Tired of shopping and eating? Grab a bike (most hotels supply them free of charge) and cycle out to Cua Dai Beach – a long, clean, white-sand beach with plenty of shells and waves. Head further north to An Bang Beach and come back via paddy fields and quiet back lanes. Not many children’s bikes (or helmets) are available, but the adult bikes have padded seats on the back where the little ones can sit back and enjoy the view while their parents huff and puff. You’ll be sharing the road with cars, motorbikes, carts and other cyclists, so take it easy.
About 40km from Hoi An is My Son, a UNESCO world heritage-listed group of temple ruins dating back to the eighth century. It’s a worthwhile half-day to visit the ruins, some of which were partially destroyed in the Vietnam War, but there is plenty to see and the jungle setting evokes an eerie atmosphere.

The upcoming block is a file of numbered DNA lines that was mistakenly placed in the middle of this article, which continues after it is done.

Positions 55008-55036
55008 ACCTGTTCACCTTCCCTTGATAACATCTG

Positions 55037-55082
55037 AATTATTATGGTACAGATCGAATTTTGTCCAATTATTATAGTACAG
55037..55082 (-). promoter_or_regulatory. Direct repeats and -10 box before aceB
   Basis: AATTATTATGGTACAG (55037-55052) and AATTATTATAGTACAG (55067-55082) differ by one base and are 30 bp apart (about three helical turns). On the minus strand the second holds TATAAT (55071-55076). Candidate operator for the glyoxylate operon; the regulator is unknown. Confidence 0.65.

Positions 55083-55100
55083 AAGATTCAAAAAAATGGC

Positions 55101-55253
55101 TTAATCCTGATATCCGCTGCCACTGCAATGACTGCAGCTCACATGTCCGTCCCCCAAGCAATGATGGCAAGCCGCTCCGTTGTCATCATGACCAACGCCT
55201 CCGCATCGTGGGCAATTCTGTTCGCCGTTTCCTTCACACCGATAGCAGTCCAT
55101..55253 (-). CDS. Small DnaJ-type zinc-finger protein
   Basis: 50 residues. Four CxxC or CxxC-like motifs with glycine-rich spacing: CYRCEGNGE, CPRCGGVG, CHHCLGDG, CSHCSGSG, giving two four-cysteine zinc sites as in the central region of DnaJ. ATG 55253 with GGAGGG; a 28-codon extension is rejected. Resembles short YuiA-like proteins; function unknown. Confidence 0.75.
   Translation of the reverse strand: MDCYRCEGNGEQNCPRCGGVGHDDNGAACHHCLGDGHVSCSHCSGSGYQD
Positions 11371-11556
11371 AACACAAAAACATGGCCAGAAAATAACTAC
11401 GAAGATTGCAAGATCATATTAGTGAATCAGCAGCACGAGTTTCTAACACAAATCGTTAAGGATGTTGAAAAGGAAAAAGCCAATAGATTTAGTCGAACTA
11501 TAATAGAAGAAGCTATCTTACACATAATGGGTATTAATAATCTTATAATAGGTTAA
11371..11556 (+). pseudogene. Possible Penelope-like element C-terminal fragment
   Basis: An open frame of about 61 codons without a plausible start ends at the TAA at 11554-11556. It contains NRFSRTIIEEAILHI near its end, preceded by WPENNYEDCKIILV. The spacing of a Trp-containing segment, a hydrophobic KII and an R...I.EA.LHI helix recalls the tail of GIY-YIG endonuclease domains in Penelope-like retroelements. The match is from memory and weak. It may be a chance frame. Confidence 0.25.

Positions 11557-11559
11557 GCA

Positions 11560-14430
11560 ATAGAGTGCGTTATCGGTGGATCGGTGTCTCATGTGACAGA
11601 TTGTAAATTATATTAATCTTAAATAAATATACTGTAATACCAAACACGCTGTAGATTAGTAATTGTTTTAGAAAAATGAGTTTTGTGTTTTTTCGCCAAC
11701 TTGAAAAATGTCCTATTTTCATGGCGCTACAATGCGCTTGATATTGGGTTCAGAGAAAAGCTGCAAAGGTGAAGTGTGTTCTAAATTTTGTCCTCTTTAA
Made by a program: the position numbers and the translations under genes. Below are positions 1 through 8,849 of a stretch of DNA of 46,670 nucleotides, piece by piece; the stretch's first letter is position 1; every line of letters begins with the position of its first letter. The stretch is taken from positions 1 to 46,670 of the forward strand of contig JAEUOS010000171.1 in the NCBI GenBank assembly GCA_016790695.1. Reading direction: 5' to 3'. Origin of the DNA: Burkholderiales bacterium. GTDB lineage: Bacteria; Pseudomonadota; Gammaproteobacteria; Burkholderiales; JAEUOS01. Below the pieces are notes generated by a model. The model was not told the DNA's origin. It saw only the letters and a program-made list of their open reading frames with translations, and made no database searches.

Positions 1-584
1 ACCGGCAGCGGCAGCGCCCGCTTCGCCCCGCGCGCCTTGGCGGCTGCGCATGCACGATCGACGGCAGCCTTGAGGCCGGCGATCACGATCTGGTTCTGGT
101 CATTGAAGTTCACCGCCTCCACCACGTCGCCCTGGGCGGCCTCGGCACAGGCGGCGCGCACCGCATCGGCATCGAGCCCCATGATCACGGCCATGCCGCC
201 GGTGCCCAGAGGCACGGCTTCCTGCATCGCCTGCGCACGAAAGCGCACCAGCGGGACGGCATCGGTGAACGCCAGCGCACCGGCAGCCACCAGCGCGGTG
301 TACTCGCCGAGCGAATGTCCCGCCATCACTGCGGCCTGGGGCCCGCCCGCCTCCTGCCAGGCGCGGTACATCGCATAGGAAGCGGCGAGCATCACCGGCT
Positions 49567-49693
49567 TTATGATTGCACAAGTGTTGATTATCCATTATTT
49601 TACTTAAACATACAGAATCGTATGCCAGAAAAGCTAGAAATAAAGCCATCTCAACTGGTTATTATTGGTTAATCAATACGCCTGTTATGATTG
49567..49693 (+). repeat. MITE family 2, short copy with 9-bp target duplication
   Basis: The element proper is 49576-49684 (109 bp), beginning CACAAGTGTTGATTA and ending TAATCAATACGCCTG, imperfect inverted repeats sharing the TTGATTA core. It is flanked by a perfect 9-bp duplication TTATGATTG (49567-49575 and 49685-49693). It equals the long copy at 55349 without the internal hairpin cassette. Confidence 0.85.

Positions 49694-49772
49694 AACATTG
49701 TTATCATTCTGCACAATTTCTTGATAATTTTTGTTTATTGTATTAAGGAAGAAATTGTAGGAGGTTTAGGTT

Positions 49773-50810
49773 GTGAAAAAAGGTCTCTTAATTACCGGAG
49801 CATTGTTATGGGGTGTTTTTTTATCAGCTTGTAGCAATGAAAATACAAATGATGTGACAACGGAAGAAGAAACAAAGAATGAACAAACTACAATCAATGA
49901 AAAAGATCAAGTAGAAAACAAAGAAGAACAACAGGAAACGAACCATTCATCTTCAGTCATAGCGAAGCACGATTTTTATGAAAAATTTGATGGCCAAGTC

Trips to the Misty Mountains, north of Danang, and the Cham Islands, 15km off Cua Dai Beach, are easy to organise, as is a short boat ride down the river from central Hoi An.
Quick Guide to Hoi An
Vuon Trau – Betel Garden Homestay (small, friendly guest house)
Morning Glory Street Food Restaurant and Cooking School (book online or at the restaurant)
The Cargo Club Restaurant and Patisserie (for a relaxed breakfast, lunch or dinner on the balcony overlooking the river)
19 (cheap, tiny cafe serving food and “fresh beer” from the keg at 4,000 dong – 25 cents a glass)
Brothers Cafe (beautiful garden and tranquil restaurant in restored terrace houses by the river)
Reaching Out Handicrafts (fair trade shop supporting disabled artisans)
Yaly Couture (good place for tailoring if you are bewildered by the fabric market)
Bamboo Buddha (Delicious, gourmet French food with a Vietnamese twist but without a gourmet price tag)
A Handful of H’s: Ho Chi Minh, Hue, Halong Bay, Hanoi